Institutions that conduct animal research are often obliged to release some information under various legal or regulatory frameworks. However, within an institution, perspectives on sharing information with the broader public are not well documented. Inside...
Using animals in scientific research is commonly justified on the utilitarian basis that the benefits of scientific progress to human health and society exceed by far the harm inflicted on animals. In an attempt to...
Studies have reported poor survival of surgically tagged freshwater fishes in warm African waters. This study aimed to assess the applicability of using radio telemetry (and surgical implantation of tags) for Anguilla spp. Nineteen yellow...
A protocol for photo‐identification of individual Megatrygon microps has been defined. One hundred and four identification photographs were taken between 2005 and 2019. Spot patterns on the dorsal surface were used to identify individuals. Unique...
Passive integrated transponder (PIT)‐tagging is commonly used in behavioural studies of fish, although long‐term evaluations of effects from tagging under natural conditions are scarce. We PIT‐tagged common bream Abramis brama, European perch Perca fluviatilis, pike...
Tattooing traumatizes the skin, which can result in microbial infections with the severity ranging from minor to life-threating septicemia. Additionally, the metals in colored tattoo ink are known to cause dermal inflammation in some people...
While the furthering of scientific knowledge is a proper aim, and may itself advance an awareness of human responsibility towards animal life, the investigator must always weigh the potential gain in knowledge against any adverse...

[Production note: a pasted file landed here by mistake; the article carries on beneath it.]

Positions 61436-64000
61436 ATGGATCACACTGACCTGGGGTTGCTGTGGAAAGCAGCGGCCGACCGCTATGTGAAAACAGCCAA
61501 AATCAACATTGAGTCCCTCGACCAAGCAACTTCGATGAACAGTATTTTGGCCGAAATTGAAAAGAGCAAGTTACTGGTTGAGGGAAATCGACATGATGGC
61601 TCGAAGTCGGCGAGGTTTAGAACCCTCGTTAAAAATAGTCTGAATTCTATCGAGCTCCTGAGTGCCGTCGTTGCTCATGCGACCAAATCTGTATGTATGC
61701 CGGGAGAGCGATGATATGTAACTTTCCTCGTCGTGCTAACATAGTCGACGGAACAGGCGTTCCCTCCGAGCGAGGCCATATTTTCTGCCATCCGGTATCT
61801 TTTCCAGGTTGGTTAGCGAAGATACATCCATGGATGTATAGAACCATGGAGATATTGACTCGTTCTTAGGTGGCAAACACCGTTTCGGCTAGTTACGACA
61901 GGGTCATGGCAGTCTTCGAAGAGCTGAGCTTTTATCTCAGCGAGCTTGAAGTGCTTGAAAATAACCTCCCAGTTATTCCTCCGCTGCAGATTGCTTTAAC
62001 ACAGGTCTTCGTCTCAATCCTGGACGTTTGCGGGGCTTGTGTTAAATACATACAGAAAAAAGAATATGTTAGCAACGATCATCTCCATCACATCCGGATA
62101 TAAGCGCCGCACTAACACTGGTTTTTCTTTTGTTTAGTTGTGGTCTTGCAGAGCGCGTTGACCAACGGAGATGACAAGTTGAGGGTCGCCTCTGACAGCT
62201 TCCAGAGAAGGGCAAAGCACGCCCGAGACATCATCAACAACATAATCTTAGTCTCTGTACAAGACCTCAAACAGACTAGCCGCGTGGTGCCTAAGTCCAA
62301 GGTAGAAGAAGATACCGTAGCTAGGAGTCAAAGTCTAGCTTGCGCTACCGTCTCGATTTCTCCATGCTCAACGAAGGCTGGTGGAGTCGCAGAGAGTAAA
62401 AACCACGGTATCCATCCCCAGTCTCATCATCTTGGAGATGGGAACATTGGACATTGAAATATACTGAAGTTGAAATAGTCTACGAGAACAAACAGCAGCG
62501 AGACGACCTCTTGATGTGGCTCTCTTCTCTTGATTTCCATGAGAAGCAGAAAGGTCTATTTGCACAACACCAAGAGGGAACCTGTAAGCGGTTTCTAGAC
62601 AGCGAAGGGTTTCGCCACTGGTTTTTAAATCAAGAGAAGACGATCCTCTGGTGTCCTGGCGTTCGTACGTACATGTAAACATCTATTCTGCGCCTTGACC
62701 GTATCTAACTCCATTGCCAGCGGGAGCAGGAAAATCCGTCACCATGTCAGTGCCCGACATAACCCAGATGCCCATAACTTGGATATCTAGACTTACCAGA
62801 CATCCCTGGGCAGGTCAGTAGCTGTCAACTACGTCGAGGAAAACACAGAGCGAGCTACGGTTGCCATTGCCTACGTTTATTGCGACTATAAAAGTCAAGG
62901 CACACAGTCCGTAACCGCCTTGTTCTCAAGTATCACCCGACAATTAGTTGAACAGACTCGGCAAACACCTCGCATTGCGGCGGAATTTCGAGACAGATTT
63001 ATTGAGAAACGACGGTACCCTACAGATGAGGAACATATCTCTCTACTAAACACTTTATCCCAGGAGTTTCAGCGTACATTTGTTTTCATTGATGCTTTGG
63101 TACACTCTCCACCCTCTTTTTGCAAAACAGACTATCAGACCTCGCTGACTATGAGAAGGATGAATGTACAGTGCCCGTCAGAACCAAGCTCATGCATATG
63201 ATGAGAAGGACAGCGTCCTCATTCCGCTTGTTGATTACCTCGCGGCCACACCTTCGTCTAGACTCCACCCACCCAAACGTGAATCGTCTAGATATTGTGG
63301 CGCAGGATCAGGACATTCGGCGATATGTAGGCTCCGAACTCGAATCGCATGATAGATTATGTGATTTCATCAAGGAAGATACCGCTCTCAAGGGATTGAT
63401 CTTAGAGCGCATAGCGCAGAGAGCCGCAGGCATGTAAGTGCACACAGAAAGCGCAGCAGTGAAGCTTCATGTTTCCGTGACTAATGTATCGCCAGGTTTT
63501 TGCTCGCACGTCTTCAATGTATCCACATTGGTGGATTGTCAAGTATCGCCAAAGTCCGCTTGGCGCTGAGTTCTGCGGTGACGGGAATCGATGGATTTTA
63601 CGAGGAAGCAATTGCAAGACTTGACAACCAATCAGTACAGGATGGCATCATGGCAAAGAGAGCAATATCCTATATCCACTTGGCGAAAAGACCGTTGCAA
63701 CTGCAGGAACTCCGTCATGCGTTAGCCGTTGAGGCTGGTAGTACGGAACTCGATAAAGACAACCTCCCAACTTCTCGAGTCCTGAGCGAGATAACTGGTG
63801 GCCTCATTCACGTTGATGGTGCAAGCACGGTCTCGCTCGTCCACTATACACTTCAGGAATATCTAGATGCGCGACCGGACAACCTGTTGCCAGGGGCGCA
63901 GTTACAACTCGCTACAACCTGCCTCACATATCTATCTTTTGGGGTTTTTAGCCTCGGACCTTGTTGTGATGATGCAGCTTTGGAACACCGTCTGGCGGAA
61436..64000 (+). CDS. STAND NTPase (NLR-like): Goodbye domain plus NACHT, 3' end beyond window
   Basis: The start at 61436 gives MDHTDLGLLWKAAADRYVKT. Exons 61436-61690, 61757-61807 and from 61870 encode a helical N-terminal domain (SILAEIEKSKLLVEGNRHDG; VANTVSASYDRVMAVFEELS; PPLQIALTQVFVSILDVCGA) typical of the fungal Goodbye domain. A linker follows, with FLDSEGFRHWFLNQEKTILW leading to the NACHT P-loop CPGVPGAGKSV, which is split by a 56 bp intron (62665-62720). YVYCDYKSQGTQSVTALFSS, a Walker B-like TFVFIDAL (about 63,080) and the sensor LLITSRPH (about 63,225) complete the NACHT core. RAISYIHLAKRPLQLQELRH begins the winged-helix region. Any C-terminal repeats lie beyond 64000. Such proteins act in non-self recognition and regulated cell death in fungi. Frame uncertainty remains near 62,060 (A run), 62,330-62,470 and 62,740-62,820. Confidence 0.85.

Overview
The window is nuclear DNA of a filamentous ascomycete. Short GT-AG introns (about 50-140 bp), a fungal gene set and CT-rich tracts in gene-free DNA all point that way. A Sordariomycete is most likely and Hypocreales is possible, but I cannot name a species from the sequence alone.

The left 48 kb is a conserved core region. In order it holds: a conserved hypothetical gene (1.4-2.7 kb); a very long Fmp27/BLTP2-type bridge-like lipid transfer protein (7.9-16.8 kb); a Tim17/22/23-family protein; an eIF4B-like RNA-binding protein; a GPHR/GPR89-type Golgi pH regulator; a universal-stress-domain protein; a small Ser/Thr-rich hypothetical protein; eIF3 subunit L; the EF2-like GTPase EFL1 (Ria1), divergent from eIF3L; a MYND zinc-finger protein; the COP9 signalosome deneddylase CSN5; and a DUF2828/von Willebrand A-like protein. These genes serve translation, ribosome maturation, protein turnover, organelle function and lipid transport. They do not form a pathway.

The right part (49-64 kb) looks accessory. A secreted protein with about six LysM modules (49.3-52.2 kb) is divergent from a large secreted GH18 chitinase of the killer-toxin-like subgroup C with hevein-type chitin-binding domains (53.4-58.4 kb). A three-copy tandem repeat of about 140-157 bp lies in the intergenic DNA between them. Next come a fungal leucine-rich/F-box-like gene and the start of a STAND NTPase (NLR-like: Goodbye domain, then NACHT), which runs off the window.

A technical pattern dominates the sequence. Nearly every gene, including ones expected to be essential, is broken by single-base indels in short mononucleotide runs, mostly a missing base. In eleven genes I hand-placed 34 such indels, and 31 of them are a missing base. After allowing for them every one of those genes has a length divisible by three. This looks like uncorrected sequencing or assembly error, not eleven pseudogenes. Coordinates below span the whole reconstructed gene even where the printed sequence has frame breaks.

This article provides recommendations for the care of laboratory zebrafish (Danio rerio) as part of the further implementation of Annex A to the European Convention on the protection of vertebrate animals used for experimental and...
This is the 5th volume of selected discussions that took place on the electronic Laboratory Animal Refinement & Enrichment Forum between February 2016 and December 2019. The forum was created in October 2002; it allows...
A group of 36 1+ age class Salmo trutta were surgically implanted with dummy acoustic tags and monitored for 370 days. In total 13 tags were expelled throughout the experiment with an overall tag loss...
Capture-recapture methods are now widely used for quantifying abundance and movements of elasmobranchs. This method requires that individuals in the population are uniquely identifiable and has been employed in studies that use baited underwater video...
In November 2013, a group of international experts in animal research policy (n = 11) gathered in Vancouver, Canada, to discuss openness and accountability in animal research. The primary objective was to bring together participants...
In 1959, the Universities Federation for Animal Welfare (UFAW) Scholars Russell & Burch published the Principles of Humane Experimental Technique in which they laid out the principles of the Three Rs. However, the Three Rs...
Demarking individual animals within a group is often required in research. However, the process of invasive tagging induces stress and if a tag becomes detached it may wound the animal and/or prevent identification. Photo identification...
Federal regulations and policies require institutions to establish procedures for ongoing IACUC oversight of approved animal care and use program activities including animal procedures. To fulfill these requirements, research institutions implement postapproval monitoring (PAM) programs...